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'Introduction to Mindfulness & Resilience' Course for Men

Session 3: Working with your emotions


Human beings are curious creatures: we have highly developed mental functioning and the capacity for extraordinary achievements. Yet we can also sometimes be our own worst enemies, and can be harsh and cruel towards ourselves (or others). Perhaps in some ways this is a particular challenge for men, due to the conditioning many boys get about needing to be tough and self-sufficient. In this session, we look at some ‘antidotes’ we can apply to alleviate the effects of our harsh inner critical voice.  


Dealing with difficulty: compassionate acceptance


In the previous session, we explored how to use mindfulness to work skilfully with your thoughts. Alongside difficult thoughts, you may also be experiencing difficult emotions and feelings. Again, you wouldn’t be alone. A lot of people are finding this at the moment. This truth can in itself help somewhat.

Mindfulness again has something vital to teach us about difficult feelings. The key here is gentle, kind and curious awareness of those feelings – allowing them to be there, without totally getting lost in them. This is all about acceptance. It doesn’t mean resignation, giving up or suppressing your feelings. Rather it’s about noticing how things actually are, then choosing to turn towards them and feel them deeply in your body.  This strengthens your ability to withstand difficulties and to recover from setbacks. This process of fully turning towards your feelings requires both courage and kindness towards yourself.

The paradox here is that if we can allow difficult feelings to be present, then they can have less hold over us. This can also help us avoid the ‘double-whammy’ of criticising ourselves for experiencing difficult emotions, when the truth is that it’s entirely natural and human to have them.

Self-kindness and compassion


One of the most powerful ways to boost wellbeing is to develop a really nourishing relationship with ourselves. This is an integral part of mindfulness. To be precise, in our experience, it’s actually a natural process that extends out of mindfulness. In other words, when you practice the core skills of mindfulness, this naturally leads to a more open, generous, and kindly approach to oneself (and others). But it’s also possible to consciously encourage and cultivate this way of being.


And BEING is the key word here. That’s because one of the most effective ways to be kinder to oneself is to take the pressure of oneself to have to constantly do or achieve things. There’s plenty of time for that, but often this comes at the expense of time to rest and just be. This is where meditation – among other things – is so valuable, because it teaches you to be more comfortable in the pure and simple ‘space of being’.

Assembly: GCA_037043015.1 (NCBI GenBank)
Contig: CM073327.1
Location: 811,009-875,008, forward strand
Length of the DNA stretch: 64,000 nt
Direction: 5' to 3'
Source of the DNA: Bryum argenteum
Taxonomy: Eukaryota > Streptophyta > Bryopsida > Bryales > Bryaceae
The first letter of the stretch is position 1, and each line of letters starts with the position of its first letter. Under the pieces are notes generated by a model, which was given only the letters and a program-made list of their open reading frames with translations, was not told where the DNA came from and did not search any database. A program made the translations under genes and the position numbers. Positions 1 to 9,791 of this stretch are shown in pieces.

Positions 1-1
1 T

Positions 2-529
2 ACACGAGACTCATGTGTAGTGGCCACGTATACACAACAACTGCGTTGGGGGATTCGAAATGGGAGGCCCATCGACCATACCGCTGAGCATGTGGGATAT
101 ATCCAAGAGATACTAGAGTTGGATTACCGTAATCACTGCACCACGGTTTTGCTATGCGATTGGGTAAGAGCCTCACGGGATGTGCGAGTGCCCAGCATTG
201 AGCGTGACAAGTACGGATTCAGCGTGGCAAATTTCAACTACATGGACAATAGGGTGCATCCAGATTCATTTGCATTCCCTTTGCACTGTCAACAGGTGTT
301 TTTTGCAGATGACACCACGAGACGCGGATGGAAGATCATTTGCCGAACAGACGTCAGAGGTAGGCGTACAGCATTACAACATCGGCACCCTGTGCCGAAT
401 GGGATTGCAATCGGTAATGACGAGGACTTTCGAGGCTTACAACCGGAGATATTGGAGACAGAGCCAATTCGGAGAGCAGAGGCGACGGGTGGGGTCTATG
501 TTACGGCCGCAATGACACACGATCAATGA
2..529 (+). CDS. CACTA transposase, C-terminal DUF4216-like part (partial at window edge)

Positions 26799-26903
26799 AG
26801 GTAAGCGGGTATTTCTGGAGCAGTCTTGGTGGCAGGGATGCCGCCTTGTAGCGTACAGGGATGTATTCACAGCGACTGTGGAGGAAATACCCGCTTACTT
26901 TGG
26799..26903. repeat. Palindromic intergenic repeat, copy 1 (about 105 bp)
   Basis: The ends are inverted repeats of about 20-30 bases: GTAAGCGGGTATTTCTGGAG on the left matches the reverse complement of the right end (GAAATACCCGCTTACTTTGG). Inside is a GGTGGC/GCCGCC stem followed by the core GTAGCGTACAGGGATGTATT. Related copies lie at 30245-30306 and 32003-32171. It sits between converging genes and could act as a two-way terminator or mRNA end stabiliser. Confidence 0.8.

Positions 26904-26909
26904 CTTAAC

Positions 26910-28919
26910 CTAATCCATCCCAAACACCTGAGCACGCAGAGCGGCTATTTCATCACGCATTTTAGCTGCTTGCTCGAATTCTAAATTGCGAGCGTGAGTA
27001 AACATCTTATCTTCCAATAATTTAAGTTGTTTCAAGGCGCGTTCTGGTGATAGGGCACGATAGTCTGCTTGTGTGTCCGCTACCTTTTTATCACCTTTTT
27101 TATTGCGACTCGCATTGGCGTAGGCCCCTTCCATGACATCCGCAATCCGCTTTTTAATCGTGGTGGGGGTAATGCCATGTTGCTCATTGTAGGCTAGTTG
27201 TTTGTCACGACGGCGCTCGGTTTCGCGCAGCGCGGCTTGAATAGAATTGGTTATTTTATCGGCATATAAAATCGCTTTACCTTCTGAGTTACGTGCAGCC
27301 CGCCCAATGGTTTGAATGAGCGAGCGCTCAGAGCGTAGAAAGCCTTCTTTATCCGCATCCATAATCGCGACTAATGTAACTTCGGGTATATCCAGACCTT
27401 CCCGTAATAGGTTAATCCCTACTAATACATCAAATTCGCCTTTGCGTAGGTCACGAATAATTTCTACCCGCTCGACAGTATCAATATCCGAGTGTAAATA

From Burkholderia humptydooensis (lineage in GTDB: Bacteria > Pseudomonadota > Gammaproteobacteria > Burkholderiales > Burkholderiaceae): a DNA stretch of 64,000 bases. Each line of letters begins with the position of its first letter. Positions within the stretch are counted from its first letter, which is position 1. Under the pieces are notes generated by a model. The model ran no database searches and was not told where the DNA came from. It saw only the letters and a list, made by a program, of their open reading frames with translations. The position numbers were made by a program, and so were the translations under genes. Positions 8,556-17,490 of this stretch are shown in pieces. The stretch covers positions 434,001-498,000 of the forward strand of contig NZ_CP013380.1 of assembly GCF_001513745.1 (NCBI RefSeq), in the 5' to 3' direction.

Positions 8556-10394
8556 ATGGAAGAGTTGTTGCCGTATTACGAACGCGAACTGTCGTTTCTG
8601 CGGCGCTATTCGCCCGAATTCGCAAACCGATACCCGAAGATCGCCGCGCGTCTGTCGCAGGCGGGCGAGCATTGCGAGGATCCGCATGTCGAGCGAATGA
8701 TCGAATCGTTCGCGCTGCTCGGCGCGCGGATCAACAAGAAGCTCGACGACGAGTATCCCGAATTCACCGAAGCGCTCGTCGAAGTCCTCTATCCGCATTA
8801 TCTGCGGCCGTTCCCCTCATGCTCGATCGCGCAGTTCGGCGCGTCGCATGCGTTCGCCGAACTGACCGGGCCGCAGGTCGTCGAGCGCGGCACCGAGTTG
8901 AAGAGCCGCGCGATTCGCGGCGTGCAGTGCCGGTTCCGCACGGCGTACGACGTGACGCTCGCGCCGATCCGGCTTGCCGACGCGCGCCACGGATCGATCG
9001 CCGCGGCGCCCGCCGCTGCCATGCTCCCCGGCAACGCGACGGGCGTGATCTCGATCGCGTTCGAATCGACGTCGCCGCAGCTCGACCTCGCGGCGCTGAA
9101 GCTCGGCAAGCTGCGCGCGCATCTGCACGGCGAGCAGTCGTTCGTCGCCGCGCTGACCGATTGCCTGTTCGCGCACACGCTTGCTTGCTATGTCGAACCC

You can go even further in consciously cultivating positive feelings of kindness and wellbeing towards yourself – and then extending this to others. The ‘Kindness meditation’ is designed to do just this. Cultivating kindness towards yourself and others in these ways can feel like taking restorative soak in a hot tub – and all without the need of any external support from anyone. We strongly recommend practising this approach. We know from direct experience how helpful it is at times of challenge.

Applying this wisdom: absorption in nourishing activities


Meditation and mindfulness are not the only tools available for developing a good relationship with oneself. This can also happen through all sorts of activities we can do throughout our day.


Of course, it’s true that the nature of the ongoing Covid situation places some limitations on certain activities, and physical connection with others. This is constricting and contracting. Human beings don’t like that.


But this doesn’t have to mean our whole experience feels like this. While there outer restrictions, we don’t have to experience an inner lockdown too. So what could you do (or not do) to encourage an opposite movement in your mind and body? How could you allow a sense of opening up, letting go and expanding?

What activities and pursuits could support this? How might you allow yourself to get really absorbed in something – with attention, interest and enthusiasm? And also, how might you ensure you stay connected to others – including other men – as much as possible?


All of these approaches are about giving your mind a rest from repeatedly turning over really difficult things.

Suggested home ‘practice’


We invite you to do some more regular mindfulness practice. This is about continuing to build your ‘muscles’ of awareness, and applying them constructively to your lives:


1. ‘Kindness’ and 'Acceptance' meditations: Follow the instructions on the audio meditation.

2. Three-step breathing space for kindness: Each time you notice you are giving yourself a hard time, you can step out of that critical mode by practising this mini-meditation to reconnect with your natural well-wishing towards yourself.

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